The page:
Euro-area inflation hits record as war threatens more price pain


Euro-zone inflation quickened to an all-time high, outstripping expectations as Russia’s invasion of Ukraine threatens to send energy costs soaring at an even faster pace.

Consumer prices jumped 5.8% from a year ago in February, up from 5.1% the previous month and more than the 5.6% median economist estimate in a Bloomberg survey. A core measure that excludes volatile components also accelerated, reaching 2.7%.

Energy remained the main driver, with an analysis from Deutsche Bank warning that rising oil and natural gas prices are pushing the euro lower and causing “a vicious inflationary spiral.” Crude priced in the common currency hit an all-time high on Tuesday.

The data come a week before European Central Bank officials meet to set monetary policy — a task that’s being complicated by the outbreak of the war just across the euro region’s border.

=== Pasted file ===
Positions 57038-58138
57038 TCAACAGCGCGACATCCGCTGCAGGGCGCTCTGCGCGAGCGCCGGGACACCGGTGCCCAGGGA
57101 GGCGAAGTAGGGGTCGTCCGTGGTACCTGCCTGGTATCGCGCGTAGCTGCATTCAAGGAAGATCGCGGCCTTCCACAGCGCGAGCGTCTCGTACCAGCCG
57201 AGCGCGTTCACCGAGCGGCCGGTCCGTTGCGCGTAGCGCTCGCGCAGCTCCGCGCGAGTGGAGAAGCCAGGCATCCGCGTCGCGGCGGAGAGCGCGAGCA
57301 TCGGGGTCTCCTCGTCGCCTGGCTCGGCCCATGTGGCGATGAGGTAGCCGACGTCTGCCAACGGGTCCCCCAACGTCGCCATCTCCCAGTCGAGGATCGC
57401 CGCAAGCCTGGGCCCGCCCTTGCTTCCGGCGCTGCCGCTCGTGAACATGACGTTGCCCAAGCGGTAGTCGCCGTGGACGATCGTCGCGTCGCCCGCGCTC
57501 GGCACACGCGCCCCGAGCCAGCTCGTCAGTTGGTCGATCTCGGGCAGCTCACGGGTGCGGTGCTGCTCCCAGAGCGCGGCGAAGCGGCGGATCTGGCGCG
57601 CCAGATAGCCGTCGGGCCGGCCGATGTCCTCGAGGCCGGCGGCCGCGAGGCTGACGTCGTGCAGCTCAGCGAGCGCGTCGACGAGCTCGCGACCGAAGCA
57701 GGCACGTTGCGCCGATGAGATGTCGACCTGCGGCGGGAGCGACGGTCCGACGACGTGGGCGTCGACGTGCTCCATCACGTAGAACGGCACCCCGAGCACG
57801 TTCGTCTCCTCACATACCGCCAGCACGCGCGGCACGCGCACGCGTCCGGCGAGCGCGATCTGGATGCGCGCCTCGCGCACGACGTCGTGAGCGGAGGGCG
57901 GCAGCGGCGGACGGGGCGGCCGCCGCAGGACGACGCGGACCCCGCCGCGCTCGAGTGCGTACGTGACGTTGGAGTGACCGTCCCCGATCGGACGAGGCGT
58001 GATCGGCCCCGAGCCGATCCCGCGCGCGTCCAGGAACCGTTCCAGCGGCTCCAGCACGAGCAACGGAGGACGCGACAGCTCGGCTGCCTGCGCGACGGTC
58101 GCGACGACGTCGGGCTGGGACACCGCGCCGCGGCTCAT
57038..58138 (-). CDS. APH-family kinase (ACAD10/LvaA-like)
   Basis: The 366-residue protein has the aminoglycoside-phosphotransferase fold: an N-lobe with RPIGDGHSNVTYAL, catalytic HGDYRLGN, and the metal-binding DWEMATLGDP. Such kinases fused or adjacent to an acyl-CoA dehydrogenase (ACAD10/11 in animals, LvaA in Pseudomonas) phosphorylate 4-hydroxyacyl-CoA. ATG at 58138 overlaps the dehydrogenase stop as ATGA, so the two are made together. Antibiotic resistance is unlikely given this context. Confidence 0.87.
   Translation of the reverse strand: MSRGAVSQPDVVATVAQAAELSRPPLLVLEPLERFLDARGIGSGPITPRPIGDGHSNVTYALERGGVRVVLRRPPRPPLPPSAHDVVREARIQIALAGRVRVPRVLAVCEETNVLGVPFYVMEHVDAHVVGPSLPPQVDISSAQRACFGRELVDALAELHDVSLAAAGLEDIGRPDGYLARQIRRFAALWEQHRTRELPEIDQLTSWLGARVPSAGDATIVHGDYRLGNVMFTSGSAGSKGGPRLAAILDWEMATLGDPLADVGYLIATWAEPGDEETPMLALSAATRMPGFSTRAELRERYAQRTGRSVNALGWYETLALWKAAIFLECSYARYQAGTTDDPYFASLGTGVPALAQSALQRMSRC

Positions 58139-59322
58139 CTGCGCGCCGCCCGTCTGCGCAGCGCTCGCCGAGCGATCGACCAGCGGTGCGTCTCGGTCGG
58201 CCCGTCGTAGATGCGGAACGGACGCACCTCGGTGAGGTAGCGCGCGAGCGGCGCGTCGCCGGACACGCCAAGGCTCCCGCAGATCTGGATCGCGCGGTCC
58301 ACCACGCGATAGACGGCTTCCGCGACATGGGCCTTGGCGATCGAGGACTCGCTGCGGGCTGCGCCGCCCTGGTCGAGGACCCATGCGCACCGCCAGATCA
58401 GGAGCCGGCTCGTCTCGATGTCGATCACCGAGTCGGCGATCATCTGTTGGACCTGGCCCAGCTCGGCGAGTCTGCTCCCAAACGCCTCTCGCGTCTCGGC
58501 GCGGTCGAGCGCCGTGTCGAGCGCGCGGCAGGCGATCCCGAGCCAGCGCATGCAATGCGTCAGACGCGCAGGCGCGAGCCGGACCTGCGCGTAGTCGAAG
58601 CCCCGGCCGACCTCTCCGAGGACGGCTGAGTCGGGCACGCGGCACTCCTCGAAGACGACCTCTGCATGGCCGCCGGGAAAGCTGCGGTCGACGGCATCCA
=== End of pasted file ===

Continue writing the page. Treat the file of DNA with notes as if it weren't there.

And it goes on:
With Europe in recovery mode as the pandemic fades, policy makers maintain that scaling back asset purchases is still their goal. But they’re signaling that a decision to wind down bond-buying will probably be postponed as the focus shifts to containing the knock-on effects from the fighting.

Much will depend on how Russia’s assault affects the euro-area economy, which remains blighted by supply shortages, lingering virus curbs and the energy spike.

New projections due next week will offer some insight into where growth and inflation are headed. The crisis will reduce output by between 0.3 to 0.4 percentage point this year, according to projections presented by ECB Chief Economist Philip Lane last week.  

Lane’s Executive Board colleague Isabel Schnabel has said inflation may accelerate further in the near term and won’t slow “nearly as fast as we previously anticipated.” She also suggested price growth won’t slow below the ECB’s 2% goal in the medium term — one of the conditions needed for policy makers to consider raising interest rates.

Unless Ukraine and Russia strike a peace deal in the coming days, economists at Nordea don’t expect a hike this year. Money markets this week pushed wagers on the ECB raising borrowing costs back into 2023.

Officials should take time to thoroughly assess the implications of the war before continuing with their stimulus exit, according to Governing Council member Olli Rehn, who told Bloomberg on Tuesday that “the direction of normalization is still, in my view, appropriate.”



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